Yesterday marked the 10th World Autism Awareness Day. The United Nations, which passed a unanimous resolution in 2007 designating April 2nd for autism awareness, had Autonomy and Self-Determination as this year’s theme.

One would expect that in this day and age, people would have a better idea of what autism is (or isn’t). But from activists, academics to parents, there is consensus that the situation is far from ideal and the world at large has failed to recognise the rights of people with autism.

We, the neurotypical (those who don't fall on the spectrum of autism) in psychiatric parlance, tend to see autistic people as inherently broken and abnormal. As a result, people with autism still fall outside of the basic human rights mentioned in the Universal Declaration of Human Rights, and therefore, fail to develop autonomy and self-determination.

According to a recent study conducted by the University of Cambridge, about 12% of the suicides in the UK involve people with a high probability of autism. Even in high and middle-income countries, many factors can be attributed for people with autism lacking the dignity and respect they deserve.

The most common reason is the general lack of support and early intervention for autistic children which makes them vulnerable to bullying, loneliness, and leaving school – and thus struggling in life.

The situation is worse in many developing countries, including Pakistan. Autism is a challenging condition but when combined with ignorance, myths, stigma, and dearth of professional medical expertise, it becomes a tragedy.

Two years ago, I wrote about my experience of raising a child with autism. The blog provided a rallying point for parents of children with autism, as they looked for guidance, moral support, and encouragement. But at the same time, it did not prevent them from falling into common pitfalls.

A culture where disability is a curse, parents seemed desperate to find solace in the thought that their child will become ‘normal’ once intervention starts.

The urge to remove the child’s disability was very strong. There seemed to be an assertion that by putting a child in an intervention program, the child ‘sheds’ autism and becomes indistinguishable from his regular peers.

American writer Steve Silberman, in his ground breaking book Neurotribes: The Legacy of Autism and How to Think Smarter About People Who Think Differently, dispels the need to shed autism. His basic premise is that people with autism should not be perceived as being deficient, but valued for their different ways of processing information.

As a mother of an autistic child, I admit that in the beginning, I lacked the right conceptual tools to understand autism. Having spent a few years educating myself and researching into my child’s condition, I have completely shifted my approach.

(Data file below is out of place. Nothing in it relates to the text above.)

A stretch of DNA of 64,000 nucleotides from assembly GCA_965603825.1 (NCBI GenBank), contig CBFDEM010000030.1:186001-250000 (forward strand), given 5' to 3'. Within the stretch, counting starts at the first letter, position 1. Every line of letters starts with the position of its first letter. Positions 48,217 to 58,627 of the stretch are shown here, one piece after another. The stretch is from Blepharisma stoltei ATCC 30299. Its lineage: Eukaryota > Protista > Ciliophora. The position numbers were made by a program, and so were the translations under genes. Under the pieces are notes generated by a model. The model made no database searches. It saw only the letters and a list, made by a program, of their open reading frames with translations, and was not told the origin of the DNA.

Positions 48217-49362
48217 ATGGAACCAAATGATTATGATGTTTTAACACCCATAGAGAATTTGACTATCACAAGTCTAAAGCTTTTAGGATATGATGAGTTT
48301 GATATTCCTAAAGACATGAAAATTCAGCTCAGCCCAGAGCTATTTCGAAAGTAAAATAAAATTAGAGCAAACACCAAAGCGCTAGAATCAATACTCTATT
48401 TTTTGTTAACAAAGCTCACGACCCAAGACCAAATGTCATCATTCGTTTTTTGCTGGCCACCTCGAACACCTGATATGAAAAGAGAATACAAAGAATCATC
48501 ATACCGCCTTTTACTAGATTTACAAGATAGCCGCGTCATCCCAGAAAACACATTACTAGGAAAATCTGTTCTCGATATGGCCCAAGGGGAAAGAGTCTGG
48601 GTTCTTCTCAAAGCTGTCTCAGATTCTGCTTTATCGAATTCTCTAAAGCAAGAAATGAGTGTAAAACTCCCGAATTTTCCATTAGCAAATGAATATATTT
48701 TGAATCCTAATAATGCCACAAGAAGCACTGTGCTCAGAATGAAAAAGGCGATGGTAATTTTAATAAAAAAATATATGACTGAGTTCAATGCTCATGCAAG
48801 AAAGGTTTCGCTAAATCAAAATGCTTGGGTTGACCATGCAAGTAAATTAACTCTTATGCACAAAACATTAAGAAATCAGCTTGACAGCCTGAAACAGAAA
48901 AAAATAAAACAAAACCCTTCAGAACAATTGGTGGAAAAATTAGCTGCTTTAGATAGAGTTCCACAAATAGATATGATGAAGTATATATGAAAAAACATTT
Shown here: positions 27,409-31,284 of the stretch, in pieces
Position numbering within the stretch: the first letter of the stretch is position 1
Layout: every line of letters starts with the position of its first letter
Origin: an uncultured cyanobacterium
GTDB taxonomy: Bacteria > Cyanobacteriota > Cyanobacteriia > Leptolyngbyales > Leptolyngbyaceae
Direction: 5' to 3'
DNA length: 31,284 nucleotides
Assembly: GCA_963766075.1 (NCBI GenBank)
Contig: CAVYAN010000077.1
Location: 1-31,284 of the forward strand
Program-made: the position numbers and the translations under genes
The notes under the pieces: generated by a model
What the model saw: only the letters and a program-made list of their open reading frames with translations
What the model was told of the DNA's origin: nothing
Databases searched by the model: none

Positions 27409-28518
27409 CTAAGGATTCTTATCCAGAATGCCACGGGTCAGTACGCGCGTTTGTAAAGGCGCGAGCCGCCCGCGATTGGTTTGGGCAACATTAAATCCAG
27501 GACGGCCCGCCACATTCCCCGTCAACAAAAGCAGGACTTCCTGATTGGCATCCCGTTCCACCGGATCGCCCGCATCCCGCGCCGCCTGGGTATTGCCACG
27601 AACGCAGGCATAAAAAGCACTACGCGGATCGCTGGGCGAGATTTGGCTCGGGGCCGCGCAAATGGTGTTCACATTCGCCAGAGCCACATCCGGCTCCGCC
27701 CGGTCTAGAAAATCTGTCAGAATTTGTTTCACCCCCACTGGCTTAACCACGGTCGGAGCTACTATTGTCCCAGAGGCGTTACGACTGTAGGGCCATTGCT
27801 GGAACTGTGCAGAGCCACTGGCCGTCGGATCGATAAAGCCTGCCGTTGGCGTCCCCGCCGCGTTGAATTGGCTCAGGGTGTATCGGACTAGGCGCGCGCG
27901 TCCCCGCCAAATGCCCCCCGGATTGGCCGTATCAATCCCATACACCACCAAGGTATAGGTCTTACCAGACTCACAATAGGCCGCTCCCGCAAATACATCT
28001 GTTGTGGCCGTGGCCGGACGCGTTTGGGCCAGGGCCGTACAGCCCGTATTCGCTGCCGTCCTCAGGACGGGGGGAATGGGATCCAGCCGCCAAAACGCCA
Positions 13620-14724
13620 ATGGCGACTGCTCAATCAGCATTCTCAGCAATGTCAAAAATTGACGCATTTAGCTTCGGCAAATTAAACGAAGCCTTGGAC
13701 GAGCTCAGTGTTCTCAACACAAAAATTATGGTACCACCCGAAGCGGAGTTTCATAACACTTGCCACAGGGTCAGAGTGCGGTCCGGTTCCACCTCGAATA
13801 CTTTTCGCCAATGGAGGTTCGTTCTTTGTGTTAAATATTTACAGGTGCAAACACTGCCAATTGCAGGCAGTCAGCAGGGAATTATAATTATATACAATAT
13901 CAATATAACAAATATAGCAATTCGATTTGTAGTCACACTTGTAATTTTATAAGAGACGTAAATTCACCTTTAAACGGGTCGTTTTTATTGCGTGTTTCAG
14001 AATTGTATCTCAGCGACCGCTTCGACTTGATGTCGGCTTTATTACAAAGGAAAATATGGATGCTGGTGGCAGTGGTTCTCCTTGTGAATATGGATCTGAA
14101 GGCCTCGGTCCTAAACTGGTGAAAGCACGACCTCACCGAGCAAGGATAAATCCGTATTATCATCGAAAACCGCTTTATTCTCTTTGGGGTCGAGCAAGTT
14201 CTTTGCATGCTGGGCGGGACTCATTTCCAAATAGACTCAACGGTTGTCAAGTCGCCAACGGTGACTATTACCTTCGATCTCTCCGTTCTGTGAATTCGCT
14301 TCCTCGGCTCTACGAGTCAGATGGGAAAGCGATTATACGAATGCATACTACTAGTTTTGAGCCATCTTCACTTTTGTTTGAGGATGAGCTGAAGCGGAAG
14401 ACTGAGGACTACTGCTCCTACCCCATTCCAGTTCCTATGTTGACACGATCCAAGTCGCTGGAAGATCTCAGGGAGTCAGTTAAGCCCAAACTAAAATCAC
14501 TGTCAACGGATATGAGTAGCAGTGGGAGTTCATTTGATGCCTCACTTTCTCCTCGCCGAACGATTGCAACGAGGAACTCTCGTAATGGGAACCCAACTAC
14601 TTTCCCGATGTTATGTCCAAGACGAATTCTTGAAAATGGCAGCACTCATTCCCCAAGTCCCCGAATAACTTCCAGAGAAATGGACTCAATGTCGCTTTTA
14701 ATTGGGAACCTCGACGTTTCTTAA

I realised that the desire to make my child behave ‘normally’ was actually detrimental to his health and would hurt his chances of growing into an autonomous and self-determined individual. My unlearning and learning process has helped me dispel certain myths that I would like to share with you:

Myth 1: I am responsible for his autism

Some clinicians in the early 20th century saw mothers as the reason for their child’s autism. It is said that in 1943, when Dr. Kanner coined the Refrigerator mother theory linking autism in a child to the mother's cold behaviour toward the infant, many women welcomed the theory because of the implicit possibility that a change in their own behaviour might bring about a cure.

The thesis was long rejected by researchers, including by Kanner himself.

Myth 2: Children with autism have very little potential

Of all the features of autism, none is more widely admired than the fact that autistic children are remarkably talented. With proper attention, parents and caregivers can focus on the child’s strengths and help cultivate them. In fact in popular accounts of autism, an autistic person's savant skills like art, music, maths, memory, and attention to fine details have become quite known.

Myth 3: My child will not be able to lead a 'normal' adult life

Will he be able to work, marry, and have children? Should I be daunted by autism or should I face up to the challenge and try to create an environment where he can succeed in life? I think that by trying to do the latter, I have done more justice to my son.

Myth 4: Only the child needs to be trained

Medical journal Lancet published results of a breakthrough study in October, 2016 that can help bridge the communication gap – which is one of the main hurdles – between neurotypical people and those who have autism. The study showed how parents should be trained to pick up communication cues from their child at an early age so that improvements are made on several behavioural fronts.

Autism remains a profound and life-changing disability, but none of this changes the fact that autistic individuals deserve the same rights as all of us, and that an appropriate environment needs to be fostered whereby they can develop their skills and fulfill their potential.

Given the shortcomings and challenges, it will require dedicated work by parents, schools, employers, life partners and the community as a whole to reach that point. As someone who has an autistic child, I urge you all to play your part.

Are you living with a disability? Are you a family member, friend, or counsellor who is helping someone to cope with it? Tell us about it at



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